How we create video demos for new features


  1. Record old state and new state of feature

The Origin

I work as front-end developer for a large ecommerce website. Recently we found a sneaky way of improving the speed of the appearance of banners on the front-page. On 3g connection the effect was pretty dramatic (10+ seconds improvement).

To demonstrate this we created a small sandbox where we had left side of browser have the old banner and right side of browser the new banner. We then set our connection speed to 3g, hit refresh and watched a banner appear on the right and 10 seconds later the same banner appear on the left.

illustration of old state on left hand side and new state on right hand-side in the browser

When we demonstrated this to our Product Owner they were absolutely delighted. It was a profoundly effective way of showing the improvement. But this was quite a specific use case and we thought no more of it and went about our way pleased we’d done such a good job.

The Old Way of Demoing

I had recently started doing more feature demos at our sprint reviews. The format I’d ended up with was

  • first show the current state on the live website

People gave me decent feedback on this format, sometimes people weren’t as excited as I’d like them to be but you know, no-one complained.

The New Way

Our wonderful product owner came to us couple days before sprint review and wondered if we could do something similar to what we’d shown for the performance improvement demo. To show the current state of the big feature vs the new one on the screen at the same time.

I’d played around with building screencasts before so we said we’d figure something out. It took a bit of fiddling but here is the process we took.

Here is the process we follow to demo the new way.

1. Write Outline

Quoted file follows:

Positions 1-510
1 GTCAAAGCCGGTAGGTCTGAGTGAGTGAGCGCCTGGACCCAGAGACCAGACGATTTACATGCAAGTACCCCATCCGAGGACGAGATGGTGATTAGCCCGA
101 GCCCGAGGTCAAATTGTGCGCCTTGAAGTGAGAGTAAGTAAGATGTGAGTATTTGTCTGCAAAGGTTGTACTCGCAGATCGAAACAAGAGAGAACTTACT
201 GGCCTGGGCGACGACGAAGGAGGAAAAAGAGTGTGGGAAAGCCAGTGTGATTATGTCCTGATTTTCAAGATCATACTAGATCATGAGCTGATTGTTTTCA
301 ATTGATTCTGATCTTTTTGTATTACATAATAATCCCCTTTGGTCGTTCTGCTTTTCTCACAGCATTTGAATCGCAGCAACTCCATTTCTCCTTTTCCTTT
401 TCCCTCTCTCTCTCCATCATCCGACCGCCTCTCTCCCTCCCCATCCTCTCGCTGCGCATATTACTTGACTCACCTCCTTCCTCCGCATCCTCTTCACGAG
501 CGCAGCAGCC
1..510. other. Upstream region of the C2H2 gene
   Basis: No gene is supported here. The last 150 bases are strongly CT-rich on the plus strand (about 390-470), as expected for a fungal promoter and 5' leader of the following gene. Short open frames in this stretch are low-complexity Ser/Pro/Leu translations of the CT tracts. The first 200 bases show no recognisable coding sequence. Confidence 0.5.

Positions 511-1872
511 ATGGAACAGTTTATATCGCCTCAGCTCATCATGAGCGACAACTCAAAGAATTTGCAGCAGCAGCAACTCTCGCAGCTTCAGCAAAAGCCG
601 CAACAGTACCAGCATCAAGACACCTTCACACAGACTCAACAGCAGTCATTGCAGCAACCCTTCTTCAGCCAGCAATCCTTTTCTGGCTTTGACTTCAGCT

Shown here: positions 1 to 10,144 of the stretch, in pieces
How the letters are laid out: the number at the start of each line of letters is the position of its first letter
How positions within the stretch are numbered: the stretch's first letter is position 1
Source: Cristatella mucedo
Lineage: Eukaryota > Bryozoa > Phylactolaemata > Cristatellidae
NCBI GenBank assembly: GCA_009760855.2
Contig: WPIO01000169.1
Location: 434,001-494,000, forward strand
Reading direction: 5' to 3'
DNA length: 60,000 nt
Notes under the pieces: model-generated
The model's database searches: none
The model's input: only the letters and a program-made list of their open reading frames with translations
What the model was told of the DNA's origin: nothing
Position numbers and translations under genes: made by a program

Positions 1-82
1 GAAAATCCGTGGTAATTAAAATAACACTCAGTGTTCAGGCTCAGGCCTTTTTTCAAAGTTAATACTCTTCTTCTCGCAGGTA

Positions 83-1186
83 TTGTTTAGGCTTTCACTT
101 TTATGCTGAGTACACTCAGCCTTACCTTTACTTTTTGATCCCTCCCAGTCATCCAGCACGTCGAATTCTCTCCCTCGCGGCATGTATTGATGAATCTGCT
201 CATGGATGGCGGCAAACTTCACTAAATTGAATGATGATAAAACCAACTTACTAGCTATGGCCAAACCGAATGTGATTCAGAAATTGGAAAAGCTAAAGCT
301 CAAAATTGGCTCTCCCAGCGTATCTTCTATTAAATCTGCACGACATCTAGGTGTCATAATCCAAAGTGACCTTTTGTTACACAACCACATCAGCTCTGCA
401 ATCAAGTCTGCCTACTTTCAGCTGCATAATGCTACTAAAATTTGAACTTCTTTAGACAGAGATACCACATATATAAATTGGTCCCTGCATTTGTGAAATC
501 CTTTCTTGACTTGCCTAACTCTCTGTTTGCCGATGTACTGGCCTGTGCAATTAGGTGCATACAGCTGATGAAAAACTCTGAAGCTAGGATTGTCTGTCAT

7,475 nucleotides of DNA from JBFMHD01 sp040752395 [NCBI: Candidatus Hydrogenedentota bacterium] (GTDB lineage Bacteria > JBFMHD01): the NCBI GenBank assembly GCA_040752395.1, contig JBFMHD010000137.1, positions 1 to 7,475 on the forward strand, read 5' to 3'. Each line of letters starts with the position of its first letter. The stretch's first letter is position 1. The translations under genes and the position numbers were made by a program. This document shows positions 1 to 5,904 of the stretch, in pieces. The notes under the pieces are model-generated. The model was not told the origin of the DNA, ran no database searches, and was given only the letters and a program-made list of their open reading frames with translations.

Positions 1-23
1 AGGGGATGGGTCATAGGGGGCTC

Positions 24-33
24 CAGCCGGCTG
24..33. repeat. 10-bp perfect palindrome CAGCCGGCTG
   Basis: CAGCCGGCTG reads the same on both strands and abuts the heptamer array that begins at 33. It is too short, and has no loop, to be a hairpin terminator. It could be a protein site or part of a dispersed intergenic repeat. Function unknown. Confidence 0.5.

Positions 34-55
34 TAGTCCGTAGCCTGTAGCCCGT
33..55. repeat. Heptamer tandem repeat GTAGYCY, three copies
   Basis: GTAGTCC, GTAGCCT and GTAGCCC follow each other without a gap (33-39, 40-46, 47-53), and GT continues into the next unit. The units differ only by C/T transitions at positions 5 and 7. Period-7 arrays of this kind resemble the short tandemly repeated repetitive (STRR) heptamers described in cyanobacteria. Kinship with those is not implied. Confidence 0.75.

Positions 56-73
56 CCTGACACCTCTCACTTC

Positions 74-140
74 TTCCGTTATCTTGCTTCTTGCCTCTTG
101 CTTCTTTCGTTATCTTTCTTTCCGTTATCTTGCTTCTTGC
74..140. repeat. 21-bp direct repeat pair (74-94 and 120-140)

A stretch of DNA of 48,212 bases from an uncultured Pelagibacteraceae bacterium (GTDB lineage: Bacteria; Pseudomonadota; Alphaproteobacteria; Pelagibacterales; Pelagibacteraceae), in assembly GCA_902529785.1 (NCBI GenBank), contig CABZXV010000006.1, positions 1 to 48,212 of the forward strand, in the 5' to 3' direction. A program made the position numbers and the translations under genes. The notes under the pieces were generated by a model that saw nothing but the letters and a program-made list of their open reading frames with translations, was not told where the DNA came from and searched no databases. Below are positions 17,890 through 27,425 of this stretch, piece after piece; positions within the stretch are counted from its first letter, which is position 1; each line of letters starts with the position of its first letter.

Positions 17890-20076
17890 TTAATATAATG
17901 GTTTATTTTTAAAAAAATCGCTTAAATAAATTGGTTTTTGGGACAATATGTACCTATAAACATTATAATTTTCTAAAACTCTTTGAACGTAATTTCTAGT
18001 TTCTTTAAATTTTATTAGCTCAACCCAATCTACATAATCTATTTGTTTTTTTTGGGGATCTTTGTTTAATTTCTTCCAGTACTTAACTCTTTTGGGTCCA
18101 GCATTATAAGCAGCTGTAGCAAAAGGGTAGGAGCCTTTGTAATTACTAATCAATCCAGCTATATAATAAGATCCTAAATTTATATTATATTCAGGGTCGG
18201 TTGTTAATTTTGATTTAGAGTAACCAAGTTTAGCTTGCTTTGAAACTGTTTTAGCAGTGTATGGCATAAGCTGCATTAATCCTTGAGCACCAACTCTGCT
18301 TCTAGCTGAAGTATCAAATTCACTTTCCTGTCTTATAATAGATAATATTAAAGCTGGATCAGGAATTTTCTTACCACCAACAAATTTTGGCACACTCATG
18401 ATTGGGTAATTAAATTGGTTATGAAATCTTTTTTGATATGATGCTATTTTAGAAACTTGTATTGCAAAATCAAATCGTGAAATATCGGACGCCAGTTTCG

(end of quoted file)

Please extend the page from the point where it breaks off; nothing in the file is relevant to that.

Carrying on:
Think about what are the parts you want to demonstrate and think of logical order in which to demonstrate them. Write this down in format that is readable by someone who is not you (see next note).

2. The recording

Two people, two laptops, one running old state, one running new state.

Use the same browser with exact same settings (view zoom, screen size etc.)

Open QuickTime

Choose Screen Recording

For mobile draw box around the mobile screen only, for desktop go for full screen

3. The Editing

Share recorded video files so they are on the same machine.

Open iMovie

Import both files

Drag and drop files to timeline

Choose “Split Screen” (mobile) or “Picture in Picture” (desktop)

Drag the small video (old state) to a place of your choosing on screen. I like bottom left.

image of iMovie editing section with Video overlay settings visible

Mobile side by side

sketch of video with old state in box on left and new state in box on right

Desktop picture in picture

sketch of video with new state as big box taking up full video size and old state as smaller box in bottom left

4. The Demonstrating

When talking through features, pause video if you want to go deeper on topic and field any questions. Don’t be talking about one feature and the video be demonstrating another one. Its very confusing and creates cognitive overload.

Focus on what decisions you made and why you made them.

Don’t tell them the button is green. “Never explain what they can obviously see right in front of them. They can all see the logo on the top left. They can all see the search box.” Mike Monteiro

Focus on how this impacts the customer.

Contrast old experience versus new, use mouse to guide people to the part of the screen you’d like them to look at.

Tell the story of a customer.